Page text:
The man in this photo is carrying a sign that says, “Magnets – How the *?*! do they work???” One of my colleagues, Jenny Rice, posted this found image on Facebook. A high school science teacher might remark that if he’d paid attention in high school science classes he’d understand how they work. I’m not so sure about that; I mean, a recent article in the New York Times talks about a noted physicist who is debunking gravity, a fundamental concept that everyone learned about in school. Personally I always thought the explanation of gravity was rather suspect.
Now I’m not one of those humanities folks who have no understanding or aptitude for science. I did pay attention in science classes, and in fact had 5 years of AP science during my 4 years in high school. On the other hand, that was almost 30 years ago. I can’t explain how magnets work, though I remember that it had something to do with positive and negative charges and the subatomic particles that create them.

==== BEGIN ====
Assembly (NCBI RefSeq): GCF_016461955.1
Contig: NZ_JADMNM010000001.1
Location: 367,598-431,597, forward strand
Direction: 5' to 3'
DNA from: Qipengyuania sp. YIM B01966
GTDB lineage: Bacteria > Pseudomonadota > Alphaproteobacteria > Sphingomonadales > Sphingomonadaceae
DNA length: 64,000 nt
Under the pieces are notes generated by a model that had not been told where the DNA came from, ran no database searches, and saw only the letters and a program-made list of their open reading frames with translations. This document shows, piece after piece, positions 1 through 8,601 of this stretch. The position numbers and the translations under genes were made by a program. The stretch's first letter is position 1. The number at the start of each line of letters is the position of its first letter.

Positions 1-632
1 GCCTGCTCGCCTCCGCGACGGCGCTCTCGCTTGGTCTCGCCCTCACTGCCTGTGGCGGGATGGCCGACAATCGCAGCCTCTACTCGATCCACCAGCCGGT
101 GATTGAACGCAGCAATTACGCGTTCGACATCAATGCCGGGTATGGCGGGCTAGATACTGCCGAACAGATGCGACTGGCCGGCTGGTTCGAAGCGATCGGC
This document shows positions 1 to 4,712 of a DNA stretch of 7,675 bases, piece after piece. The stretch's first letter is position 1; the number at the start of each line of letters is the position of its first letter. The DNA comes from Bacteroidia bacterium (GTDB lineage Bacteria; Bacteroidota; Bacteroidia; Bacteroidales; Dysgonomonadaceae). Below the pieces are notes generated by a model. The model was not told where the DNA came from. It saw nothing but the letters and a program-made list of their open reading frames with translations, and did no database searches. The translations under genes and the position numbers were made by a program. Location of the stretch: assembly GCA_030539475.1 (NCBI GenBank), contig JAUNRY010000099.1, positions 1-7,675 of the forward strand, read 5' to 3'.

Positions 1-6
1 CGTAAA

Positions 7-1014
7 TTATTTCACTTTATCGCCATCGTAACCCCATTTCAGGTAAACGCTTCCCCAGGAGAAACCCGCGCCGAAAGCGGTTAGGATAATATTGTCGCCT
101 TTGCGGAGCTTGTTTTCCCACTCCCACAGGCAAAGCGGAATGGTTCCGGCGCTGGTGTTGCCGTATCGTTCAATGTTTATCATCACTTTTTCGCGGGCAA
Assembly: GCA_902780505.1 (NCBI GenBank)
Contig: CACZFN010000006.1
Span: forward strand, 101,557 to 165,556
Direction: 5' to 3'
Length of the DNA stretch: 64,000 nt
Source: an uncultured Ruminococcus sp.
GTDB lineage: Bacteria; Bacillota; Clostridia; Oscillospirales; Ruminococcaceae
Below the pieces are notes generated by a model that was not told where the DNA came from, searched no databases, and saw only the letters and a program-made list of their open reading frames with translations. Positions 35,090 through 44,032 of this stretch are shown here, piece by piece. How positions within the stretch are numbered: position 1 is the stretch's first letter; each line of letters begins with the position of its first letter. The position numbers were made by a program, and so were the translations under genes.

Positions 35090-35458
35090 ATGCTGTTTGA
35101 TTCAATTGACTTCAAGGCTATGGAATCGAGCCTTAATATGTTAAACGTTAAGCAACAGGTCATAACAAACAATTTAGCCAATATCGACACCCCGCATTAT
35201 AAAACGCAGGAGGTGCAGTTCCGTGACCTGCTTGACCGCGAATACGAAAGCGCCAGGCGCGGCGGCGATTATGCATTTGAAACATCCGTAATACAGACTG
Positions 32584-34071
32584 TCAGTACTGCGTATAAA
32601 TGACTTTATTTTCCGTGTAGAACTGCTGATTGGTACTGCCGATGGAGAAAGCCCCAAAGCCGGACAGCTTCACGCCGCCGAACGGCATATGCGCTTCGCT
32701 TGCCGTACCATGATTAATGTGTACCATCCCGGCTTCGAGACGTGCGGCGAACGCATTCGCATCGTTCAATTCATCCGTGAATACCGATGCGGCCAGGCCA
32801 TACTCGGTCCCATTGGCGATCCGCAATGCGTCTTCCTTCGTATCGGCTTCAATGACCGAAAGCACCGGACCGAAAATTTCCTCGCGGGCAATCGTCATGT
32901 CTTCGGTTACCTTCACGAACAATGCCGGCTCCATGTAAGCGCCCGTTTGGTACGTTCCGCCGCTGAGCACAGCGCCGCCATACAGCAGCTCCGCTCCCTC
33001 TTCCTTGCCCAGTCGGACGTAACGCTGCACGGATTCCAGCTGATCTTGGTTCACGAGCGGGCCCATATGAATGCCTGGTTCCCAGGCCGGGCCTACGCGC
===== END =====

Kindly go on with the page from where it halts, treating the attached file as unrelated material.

What I remember about gravity was that Newton explained it as an “attraction between bodies” – e.g., the planet Earth and its moon. The Earth exerts a “pull” on the moon, which keeps the moon in its orbit. That theory suggests that EVERY body or mass has some degree of that “pull,” and I just don’t buy it. It sounds an awful lot like magnetism, doesn’t it?
On the other hand, the concept of gravity is a convenient term to explain our experience of the world – we ARE earthbound, things DO fall down rather than up. I will, no doubt, tell my son that the reason things fall down is “gravity,” just as many people explain things to their children as “God made it that way.”